Evaluating Mean Level and Within-Person Consistency in Migraine Pain Intensity and Migraine-Related Disability for AVP-825 vs Oral Sumatriptan: Results from the COMPASS Study, A Randomized Trial

James S. McGinley, Dawn C. Buse, Kenneth J. Shulman, R. J. Wirth, Emmanuelle Hugentobler, Richard B. Lipton

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Background: Consistency of response across multiple attacks is typically measured as the proportion of study participants who achieve a categorical endpoint over a specified number of attacks (ie, 2-hour pain-free response in 2 of 3 attacks). We applied a novel analytic approach for measuring consistency of response in the acute treatment of episodic migraine using data from the COMPASS study. Methods: The COMPASS study (NCT01667679) was a multiple attack crossover study which compared AVP-825, a Breath Powered ® intranasal delivery system for low-dose sumatriptan powder (22 mg), with 100-mg oral sumatriptan tablets in the acute treatment of migraine. Participants were 18–65 years old, met ICHD-2 criteria for migraine with or without aura, and had migraine for ≥1 year prior to screening. They were instructed to treat up to 5 migraine attacks with each treatment and recorded migraine pain intensity and disability data at pre-dose and 10, 15, 30, 45, 60, 90, and 120 minutes post-dose for each attack. We explored the mean level and within-person variability (WPV; a measure of consistency) in migraine pain intensity and migraine-related disability across multiple attacks after treatment with AVP-825 (22 mg) vs oral sumatriptan (100 mg) using location scale mixed-effects models (LSMEMs). LSMEMs controlled for pre-dose pain/disability, demographics, treatment sequence, and treatment period. Results: The mean age was 40 and the sample was 84.6% women. Participants (N = 259) treated an average of 6.8 attacks each during the course of the study. Attacks treated with AVP-825 showed significantly lower mean pain intensity and mean disability from 10 to 90 minutes post-dose (effect sizes ranged from −0.09 to −0.29 and P values ranged from P <.0001 to P =.01). WPV was significantly greater at 10–15 minutes (WPV ratios ranged from 1.20 to 1.58 and P values ranged from P <.0001 to P =.04) but significantly reduced from 45 to 120 minutes for attacks treated with AVP-825 compared to oral sumatriptan (WPV ratios ranged from 0.67 to 0.81 and P values ranged from P <.0001 to P =.03). Conclusions: LSMEMs demonstrate that treatment with AVP-825 is associated with lower average migraine pain intensity and disability from 10 to 90 minutes and greater within-person consistency across multiple migraine attacks (reduced WPV) from 45 to 120 minutes post-dose compared to oral sumatriptan. These findings may reflect the more rapid and consistent absorption of sumatriptan using AVP-825. Increased WPV with AVP-825 in the first 15 minutes likely reflects the earlier onset of treatment effects with the device compared to oral sumatriptan. LSMEMs show promise as a novel approach for assessing and comparing consistency of treatment response in migraine trials.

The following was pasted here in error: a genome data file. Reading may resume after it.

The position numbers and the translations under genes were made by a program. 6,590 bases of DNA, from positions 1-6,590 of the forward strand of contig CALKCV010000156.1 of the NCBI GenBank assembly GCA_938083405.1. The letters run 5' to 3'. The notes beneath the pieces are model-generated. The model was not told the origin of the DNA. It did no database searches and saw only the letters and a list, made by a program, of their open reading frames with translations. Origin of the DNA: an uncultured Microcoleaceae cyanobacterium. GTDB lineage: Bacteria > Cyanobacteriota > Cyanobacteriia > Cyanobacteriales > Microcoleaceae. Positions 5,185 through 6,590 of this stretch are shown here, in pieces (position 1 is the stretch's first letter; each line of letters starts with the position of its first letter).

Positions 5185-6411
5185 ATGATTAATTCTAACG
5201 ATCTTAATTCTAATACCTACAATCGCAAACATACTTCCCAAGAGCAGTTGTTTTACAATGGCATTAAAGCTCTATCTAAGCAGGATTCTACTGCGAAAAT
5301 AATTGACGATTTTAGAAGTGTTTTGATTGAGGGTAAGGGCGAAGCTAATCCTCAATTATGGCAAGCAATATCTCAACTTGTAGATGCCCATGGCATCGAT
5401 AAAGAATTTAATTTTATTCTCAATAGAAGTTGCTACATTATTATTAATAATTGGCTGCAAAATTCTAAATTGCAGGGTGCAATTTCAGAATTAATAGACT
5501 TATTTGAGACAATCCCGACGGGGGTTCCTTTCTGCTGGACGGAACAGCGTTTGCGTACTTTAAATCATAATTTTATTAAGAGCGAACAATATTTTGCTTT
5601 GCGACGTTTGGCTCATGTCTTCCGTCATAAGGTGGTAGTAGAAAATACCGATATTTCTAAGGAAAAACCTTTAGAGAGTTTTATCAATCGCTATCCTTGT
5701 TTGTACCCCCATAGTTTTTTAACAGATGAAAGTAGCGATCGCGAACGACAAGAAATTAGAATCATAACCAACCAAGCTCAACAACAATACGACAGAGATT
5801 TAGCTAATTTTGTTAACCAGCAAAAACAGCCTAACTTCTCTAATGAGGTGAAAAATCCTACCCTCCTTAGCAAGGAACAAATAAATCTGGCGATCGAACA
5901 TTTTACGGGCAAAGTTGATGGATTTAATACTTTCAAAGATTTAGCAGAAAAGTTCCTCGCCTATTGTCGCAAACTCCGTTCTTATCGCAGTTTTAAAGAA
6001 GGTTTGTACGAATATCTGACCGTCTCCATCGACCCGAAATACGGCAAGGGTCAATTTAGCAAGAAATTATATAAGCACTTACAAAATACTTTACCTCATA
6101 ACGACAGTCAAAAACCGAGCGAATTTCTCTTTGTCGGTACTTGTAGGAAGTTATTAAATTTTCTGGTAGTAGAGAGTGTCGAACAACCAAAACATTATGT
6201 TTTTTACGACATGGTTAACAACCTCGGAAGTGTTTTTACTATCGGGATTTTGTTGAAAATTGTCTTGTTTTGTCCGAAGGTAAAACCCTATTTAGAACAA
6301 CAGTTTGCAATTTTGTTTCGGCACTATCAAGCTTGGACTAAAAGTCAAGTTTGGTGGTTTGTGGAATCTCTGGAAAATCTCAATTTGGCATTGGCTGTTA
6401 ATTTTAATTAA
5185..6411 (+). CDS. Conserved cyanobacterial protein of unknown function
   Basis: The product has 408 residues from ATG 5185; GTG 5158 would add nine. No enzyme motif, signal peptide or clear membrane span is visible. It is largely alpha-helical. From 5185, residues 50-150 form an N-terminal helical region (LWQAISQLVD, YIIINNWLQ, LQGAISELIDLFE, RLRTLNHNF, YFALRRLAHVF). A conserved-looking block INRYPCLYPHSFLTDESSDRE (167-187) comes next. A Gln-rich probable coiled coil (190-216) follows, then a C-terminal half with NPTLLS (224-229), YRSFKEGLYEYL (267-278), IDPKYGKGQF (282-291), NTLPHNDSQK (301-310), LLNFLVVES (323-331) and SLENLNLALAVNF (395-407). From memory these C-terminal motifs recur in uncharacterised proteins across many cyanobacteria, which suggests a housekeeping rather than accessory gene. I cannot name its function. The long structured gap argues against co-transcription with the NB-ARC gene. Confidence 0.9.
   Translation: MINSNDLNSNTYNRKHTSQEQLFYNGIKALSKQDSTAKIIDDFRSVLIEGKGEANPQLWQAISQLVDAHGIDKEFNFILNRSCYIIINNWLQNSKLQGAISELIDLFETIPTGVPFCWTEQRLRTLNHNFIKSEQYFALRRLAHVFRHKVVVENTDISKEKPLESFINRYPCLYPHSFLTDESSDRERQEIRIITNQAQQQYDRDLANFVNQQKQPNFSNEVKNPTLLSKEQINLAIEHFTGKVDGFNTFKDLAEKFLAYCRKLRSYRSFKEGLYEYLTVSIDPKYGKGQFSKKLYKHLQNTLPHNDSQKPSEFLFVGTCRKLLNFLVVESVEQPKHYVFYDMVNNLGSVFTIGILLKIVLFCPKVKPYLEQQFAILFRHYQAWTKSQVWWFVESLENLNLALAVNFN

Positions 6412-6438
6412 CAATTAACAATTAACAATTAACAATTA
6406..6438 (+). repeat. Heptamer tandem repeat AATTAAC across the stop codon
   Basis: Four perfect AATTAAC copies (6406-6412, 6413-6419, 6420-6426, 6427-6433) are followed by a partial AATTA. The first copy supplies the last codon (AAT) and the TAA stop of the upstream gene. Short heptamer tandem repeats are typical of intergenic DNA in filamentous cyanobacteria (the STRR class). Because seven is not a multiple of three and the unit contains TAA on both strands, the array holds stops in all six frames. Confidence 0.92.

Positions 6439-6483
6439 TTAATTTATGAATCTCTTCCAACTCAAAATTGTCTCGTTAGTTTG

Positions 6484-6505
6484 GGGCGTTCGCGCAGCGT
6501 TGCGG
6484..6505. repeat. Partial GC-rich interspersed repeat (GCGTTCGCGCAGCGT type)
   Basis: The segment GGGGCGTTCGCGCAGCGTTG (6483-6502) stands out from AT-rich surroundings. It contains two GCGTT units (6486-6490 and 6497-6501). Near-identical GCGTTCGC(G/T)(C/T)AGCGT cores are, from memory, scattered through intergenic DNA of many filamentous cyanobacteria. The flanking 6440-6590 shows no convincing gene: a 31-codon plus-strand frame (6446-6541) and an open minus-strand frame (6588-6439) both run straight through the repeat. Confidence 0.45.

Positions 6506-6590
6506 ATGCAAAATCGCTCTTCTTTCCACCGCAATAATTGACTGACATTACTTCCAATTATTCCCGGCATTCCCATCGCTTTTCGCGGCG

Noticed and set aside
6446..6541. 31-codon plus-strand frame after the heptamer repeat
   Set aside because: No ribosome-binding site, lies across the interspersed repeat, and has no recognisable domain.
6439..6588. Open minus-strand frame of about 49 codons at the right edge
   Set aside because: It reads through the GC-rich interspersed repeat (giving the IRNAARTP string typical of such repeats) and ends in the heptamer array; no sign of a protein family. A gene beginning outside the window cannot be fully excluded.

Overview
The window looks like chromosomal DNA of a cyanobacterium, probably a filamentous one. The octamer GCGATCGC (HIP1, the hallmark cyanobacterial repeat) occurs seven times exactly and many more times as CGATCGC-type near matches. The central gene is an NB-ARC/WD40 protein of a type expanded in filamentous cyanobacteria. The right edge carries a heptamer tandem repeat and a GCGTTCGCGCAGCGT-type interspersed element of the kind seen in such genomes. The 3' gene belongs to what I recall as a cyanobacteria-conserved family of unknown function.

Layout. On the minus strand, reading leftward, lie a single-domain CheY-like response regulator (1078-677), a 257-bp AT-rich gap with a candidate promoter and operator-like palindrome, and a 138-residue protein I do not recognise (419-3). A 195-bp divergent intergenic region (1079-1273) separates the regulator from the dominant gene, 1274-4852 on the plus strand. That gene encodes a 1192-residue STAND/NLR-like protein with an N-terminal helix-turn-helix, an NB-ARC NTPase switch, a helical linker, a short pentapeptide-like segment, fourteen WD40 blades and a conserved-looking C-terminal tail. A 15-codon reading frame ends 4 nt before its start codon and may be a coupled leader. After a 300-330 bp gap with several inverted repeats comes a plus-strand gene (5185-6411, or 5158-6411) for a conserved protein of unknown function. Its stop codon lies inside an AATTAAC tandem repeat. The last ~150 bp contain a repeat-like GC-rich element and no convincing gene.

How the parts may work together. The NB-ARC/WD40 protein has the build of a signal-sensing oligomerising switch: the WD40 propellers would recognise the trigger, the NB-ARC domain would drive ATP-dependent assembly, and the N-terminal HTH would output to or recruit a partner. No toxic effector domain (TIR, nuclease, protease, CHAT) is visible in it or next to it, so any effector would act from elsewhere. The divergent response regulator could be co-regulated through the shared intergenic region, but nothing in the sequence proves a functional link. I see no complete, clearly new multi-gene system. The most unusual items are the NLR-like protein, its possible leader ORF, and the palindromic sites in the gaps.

Original languageEnglish (US)
StatePublished - Jan 1 2019


ASJC Scopus subject areas

  • Neurology
  • Clinical Neurology

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